• Captain Action, 1966-67: Short-lived Ideal toy was the first superhero action figure line with interchangeable outfits and accessories. Outfits included Superman, Batman, Spider-Man, Captain America, The Phantom, Lone Ranger, and more. • Spider-Man and Hulk toilet paper, 1978: The ultimate bathroom reading material. Stories, printed on the toilet paper, would unravel with the roll. Stewart notes how unfortunate gaps in the story could be created in family bathroom situations. “If somebody else goes in between, you might miss part of the story.” • Arcade games, 1970s-present: A series of pinball and video games are intermittently changed out.

Donations Donations to the nonprofit museum are tax deductible. Donations of superhero comic book collections and memorabilia are also welcomed. “If they go to a dealer, they’ll get 5-10 cents on the dollar,” says Stewart. “With us, they get full credit; it’s a tax write-off since we’re nonprofit. And they’ll know it’s going to a good cause: Preserving comic book history. That’s what we’re all about.”



calendar NORTHWEST


WINAMAC FARM TOY SHOW, Winamac (Pulaski), Eastern Pulaski Elementary School. Approximately 60 different vendors will be selling new, used, and antique farm-related toys and collectables. Food available. Cost: $1, children 12 and under are free. 9 a.m.-3 p.m. 574-542-2330. www.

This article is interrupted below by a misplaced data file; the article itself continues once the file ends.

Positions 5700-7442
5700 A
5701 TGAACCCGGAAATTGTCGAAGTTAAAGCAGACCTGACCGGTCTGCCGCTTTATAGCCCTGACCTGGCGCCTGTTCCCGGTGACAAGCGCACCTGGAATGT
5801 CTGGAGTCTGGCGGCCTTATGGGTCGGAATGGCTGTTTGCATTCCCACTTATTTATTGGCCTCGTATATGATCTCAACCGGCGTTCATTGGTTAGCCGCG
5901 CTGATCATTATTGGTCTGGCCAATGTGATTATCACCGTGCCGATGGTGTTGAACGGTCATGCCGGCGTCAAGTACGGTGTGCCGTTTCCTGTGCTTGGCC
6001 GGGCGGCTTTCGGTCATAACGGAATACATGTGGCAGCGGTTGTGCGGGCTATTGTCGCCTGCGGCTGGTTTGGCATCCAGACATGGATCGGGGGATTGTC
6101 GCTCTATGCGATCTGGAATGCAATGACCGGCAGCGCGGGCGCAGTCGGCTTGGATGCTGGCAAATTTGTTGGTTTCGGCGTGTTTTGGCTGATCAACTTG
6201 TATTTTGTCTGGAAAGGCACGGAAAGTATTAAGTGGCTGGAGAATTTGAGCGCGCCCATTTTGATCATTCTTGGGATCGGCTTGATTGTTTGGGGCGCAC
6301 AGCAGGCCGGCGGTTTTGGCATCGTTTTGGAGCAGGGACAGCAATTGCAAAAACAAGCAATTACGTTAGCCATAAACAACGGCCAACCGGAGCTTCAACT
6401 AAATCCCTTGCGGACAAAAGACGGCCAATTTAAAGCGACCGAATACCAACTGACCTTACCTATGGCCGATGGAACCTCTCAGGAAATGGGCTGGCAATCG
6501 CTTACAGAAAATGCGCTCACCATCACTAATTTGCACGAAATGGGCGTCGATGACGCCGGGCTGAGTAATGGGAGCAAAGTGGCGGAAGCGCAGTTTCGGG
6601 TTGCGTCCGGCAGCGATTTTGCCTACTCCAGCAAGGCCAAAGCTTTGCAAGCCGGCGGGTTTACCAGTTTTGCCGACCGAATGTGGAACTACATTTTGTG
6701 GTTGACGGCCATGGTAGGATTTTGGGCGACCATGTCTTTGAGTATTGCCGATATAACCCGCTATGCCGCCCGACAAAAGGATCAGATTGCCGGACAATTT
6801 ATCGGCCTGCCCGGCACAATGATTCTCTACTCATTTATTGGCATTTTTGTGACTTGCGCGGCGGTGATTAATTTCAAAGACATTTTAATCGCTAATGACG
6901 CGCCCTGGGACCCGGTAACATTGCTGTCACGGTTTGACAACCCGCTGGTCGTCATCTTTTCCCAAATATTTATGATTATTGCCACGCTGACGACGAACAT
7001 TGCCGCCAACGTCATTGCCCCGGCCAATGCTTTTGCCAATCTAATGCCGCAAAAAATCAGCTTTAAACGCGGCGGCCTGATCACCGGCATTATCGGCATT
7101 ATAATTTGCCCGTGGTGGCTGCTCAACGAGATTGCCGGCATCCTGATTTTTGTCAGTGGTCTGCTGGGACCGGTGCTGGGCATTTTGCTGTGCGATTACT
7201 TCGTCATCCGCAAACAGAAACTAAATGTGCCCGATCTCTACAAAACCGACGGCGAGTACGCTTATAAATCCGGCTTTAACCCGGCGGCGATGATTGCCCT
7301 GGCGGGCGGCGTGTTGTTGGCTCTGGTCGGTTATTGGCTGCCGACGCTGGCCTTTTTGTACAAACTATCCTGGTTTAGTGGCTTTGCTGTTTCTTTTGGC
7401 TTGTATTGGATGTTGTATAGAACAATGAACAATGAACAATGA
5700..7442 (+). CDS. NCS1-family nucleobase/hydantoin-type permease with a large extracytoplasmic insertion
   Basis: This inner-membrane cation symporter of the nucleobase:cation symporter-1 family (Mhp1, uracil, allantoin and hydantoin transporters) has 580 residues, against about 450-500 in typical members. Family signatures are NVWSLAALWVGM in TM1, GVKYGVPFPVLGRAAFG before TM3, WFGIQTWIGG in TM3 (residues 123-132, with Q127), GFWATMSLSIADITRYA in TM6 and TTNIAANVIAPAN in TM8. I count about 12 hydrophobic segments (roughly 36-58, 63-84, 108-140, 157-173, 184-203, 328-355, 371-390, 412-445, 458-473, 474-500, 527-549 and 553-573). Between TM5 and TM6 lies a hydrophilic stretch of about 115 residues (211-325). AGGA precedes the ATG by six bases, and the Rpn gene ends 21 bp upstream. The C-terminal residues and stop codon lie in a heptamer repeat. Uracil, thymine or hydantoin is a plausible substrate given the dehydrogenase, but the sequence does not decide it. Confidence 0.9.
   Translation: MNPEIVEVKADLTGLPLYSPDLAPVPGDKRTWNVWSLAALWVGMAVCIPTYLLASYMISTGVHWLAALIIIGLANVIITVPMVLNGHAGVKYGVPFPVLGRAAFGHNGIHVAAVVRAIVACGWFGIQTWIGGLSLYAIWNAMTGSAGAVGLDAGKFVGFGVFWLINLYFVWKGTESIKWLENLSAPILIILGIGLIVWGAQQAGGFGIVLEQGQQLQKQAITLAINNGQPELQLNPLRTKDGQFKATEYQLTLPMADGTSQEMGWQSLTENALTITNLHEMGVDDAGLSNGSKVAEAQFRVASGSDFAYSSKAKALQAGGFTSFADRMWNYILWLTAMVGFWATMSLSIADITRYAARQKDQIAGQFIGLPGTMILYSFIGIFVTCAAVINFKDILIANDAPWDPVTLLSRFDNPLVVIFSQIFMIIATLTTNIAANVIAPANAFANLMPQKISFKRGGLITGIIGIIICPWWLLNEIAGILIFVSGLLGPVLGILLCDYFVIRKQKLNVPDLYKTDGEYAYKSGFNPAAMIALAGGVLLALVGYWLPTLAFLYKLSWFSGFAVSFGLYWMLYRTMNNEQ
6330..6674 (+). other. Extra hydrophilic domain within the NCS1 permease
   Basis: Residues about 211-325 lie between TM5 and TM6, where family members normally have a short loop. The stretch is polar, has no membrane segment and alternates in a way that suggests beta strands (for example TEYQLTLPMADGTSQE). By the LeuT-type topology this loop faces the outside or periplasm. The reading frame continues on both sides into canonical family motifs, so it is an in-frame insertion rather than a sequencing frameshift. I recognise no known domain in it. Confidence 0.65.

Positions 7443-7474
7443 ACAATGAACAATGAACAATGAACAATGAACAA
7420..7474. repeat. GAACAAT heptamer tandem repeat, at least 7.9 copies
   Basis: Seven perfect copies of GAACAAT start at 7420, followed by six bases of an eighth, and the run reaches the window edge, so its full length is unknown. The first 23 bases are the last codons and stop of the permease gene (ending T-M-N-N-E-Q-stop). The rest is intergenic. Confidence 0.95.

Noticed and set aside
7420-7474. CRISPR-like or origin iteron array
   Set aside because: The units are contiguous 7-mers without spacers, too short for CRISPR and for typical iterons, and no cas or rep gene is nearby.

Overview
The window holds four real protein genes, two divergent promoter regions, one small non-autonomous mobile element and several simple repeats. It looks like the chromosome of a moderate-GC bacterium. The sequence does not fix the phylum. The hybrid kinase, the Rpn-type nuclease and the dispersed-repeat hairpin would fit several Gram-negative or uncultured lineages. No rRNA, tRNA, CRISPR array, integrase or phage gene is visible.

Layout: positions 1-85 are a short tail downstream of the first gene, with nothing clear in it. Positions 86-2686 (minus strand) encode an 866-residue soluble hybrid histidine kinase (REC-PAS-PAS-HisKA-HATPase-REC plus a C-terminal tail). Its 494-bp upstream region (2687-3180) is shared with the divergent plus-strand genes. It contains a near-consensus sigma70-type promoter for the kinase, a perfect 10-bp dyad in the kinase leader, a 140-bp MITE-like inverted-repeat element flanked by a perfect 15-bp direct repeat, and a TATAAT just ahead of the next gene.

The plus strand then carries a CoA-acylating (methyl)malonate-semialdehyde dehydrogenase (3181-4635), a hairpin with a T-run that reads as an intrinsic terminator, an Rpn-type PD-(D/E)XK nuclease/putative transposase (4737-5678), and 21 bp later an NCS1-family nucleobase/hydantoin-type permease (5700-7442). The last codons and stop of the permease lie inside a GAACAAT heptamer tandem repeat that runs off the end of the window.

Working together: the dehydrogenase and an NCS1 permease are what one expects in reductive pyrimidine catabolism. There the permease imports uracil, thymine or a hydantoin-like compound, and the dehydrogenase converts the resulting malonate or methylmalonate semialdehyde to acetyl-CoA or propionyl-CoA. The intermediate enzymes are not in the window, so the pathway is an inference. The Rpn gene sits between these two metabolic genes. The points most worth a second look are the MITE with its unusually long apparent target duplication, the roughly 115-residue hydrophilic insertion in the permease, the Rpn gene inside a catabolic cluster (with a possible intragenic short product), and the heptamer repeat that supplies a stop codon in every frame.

16TH ANNUAL GARDENING SHOW, Valparaiso (Porter), Porter County Expo Center. Speakers, seed and bulb exchange, vendors and exhibitors, children’s activity area, garden photography contest, food, and more. 8 a.m.-4 p.m (CST). Cost: $10 for adults, children under 12 are free. 219465-3555. pcmastergardener@ events/3173349292737785/ ?active_tab=about



NORTH AMERICAN ICE FISHING CIRCUIT TOURNAMENT (NAIFC), LaPorte (LaPorte), Pine Lake. Qualifying tournament with cash prizes and a trophy for the winning team. Free. 8 a.m. start time with weigh-in at noon. Must register online. Jack Baker. 612-308-4858.



AN EVENING WITH BEN VEREEN, Carmel (Hamilton), The Palladium at The Center for the Performing Arts. Music from Broadway and tributes to Frank Sinatra, Sammy Davis Jr. and other legendary artists. Tickets start at $35. 8 p.m. 317-843-3800. center-presents/ben-vereen